Variously monikered “the blood month” for the many animals slaughtered during it, the “wind month” for the icy gusts that swept the land, and “the month of blue devils and suicides” for reasons unstated, November was to those who lived before T.S. Eliot the cruelest page of the calendar. Occult influences of the sun’s moving into the house of the constellation Sagittarius were blamed for the merciless turn taken by the weather, which beset London with endless days of leaden skies, torrential rain, and stifling fog. So sharp, in fact, were November’s winds that farmers believed them to suspend “the vegetable powers of nature,” which would resume only with the arrival of spring.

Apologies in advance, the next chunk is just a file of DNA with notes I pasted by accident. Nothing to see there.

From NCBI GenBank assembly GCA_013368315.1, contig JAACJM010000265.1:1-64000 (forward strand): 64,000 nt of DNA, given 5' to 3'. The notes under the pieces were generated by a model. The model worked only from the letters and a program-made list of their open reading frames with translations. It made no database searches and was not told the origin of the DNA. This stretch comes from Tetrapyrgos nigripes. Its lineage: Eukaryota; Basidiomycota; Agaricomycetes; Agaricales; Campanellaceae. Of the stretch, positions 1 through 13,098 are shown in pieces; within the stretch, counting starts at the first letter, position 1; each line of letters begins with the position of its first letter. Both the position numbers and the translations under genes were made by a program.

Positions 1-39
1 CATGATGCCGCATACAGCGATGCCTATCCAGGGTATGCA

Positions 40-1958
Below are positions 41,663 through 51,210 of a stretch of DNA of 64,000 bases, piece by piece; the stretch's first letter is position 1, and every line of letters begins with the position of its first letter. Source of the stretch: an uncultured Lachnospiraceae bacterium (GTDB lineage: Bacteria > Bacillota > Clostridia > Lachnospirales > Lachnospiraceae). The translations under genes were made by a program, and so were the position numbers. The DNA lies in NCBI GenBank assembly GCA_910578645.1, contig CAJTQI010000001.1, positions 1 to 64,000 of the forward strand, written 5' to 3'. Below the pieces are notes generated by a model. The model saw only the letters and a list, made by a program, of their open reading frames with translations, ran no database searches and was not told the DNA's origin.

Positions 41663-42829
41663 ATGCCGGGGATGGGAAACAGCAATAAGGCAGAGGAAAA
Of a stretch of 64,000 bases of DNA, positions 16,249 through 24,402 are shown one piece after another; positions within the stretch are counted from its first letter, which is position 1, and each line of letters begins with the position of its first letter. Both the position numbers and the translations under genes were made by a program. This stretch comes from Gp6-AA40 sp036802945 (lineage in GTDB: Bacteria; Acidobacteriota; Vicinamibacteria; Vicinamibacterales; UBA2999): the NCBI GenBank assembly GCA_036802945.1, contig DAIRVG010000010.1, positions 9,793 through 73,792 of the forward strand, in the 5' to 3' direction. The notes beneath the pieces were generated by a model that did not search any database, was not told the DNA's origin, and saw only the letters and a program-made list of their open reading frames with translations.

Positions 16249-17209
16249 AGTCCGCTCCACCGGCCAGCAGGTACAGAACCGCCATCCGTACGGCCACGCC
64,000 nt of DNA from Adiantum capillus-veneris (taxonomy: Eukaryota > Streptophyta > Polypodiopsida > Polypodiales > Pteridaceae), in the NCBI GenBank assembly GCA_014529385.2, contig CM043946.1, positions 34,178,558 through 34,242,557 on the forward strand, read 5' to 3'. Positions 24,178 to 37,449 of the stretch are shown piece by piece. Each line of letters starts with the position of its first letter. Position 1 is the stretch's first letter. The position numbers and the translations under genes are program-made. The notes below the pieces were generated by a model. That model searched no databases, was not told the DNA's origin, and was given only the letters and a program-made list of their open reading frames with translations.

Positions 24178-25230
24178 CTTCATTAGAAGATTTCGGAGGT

Rarely does ingenuity find just reward. The enterprising Nicolas Appert learned this unhappy fact when, in 1795, he hit upon the means by which to preserve meat, fish and vegetables in glass bottles. This découverte came only after a serious of professional failures. Appert began his career as a champagne salesman, and then tried his hand at confections before ending up in a grubby little atelier in the rue de la Folie-Méricourt, immersing in a piping hot bain-marie wide-mouthed glass bottles stuffed with everything from peas to pot roast. Finding that the bath rendered the jars airtight, Appert hit upon an idea that, for a few years at least, would bring him fame and welcome fortune.
While on his way to the Lonely Mountain to burgle the hoard of the great dragon Smaug, Bilbo Baggins, hero of J.R.R. Tolkien’s 1937 novel The Hobbit, encounters the wild but benevolent Beorn, a “skin-changer” who divides his time between the man and bear forms he assumes at will.